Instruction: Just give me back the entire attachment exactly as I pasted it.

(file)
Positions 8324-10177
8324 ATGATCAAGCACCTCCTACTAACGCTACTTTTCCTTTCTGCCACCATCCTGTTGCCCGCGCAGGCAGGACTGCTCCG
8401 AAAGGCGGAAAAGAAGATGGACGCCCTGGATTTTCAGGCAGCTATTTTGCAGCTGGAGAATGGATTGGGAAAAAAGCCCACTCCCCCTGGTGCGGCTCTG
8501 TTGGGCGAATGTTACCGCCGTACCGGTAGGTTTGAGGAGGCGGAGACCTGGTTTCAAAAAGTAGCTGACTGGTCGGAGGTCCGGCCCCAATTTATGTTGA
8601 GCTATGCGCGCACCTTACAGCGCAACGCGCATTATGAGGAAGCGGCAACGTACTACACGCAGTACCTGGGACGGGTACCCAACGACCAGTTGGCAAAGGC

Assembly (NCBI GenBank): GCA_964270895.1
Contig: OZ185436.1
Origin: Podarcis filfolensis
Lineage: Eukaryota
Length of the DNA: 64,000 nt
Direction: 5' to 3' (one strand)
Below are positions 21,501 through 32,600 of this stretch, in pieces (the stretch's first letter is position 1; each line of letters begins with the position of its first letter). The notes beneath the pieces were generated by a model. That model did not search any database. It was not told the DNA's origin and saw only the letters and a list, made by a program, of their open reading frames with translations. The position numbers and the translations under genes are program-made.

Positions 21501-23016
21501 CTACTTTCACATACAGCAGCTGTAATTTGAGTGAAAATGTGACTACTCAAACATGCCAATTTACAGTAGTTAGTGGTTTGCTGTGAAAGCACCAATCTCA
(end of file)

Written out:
Positions 8324-10177
8324 ATGATCAAGCACCTCCTACTAACGCTACTTTTCCTTTCTGCCACCATCCTGTTGCCCGCGCAGGCAGGACTGCTCCG
8401 AAAGGCGGAAAAGAAGATGGACGCCCTGGATTTTCAGGCAGCTATTTTGCAGCTGGAGAATGGATTGGGAAAAAAGCCCACTCCCCCTGGTGCGGCTCTG
8501 TTGGGCGAATGTTACCGCCGTACCGGTAGGTTTGAGGAGGCGGAGACCTGGTTTCAAAAAGTAGCTGACTGGTCGGAGGTCCGGCCCCAATTTATGTTGA
8601 GCTATGCGCGCACCTTACAGCGCAACGCGCATTATGAGGAAGCGGCAACGTACTACACGCAGTACCTGGGACGGGTACCCAACGACCAGTTGGCAAAGGC

Assembly (NCBI GenBank): GCA_964270895.1
Contig: OZ185436.1
Origin: Podarcis filfolensis
Lineage: Eukaryota
Length of the DNA: 64,000 nt
Direction: 5' to 3' (one strand)
Below are positions 21,501 through 32,600 of this stretch, in pieces (the stretch's first letter is position 1; each line of letters begins with the position of its first letter). The notes beneath the pieces were generated by a model. That model did not search any database. It was not told the DNA's origin and saw only the letters and a list, made by a program, of their open reading frames with translations. The position numbers and the translations under genes are program-made.

Positions 21501-23016
21501 CTACTTTCACATACAGCAGCTGTAATTTGAGTGAAAATGTGACTACTCAAACATGCCAATTTACAGTAGTTAGTGGTTTGCTGTGAAAGCACCAATCTCA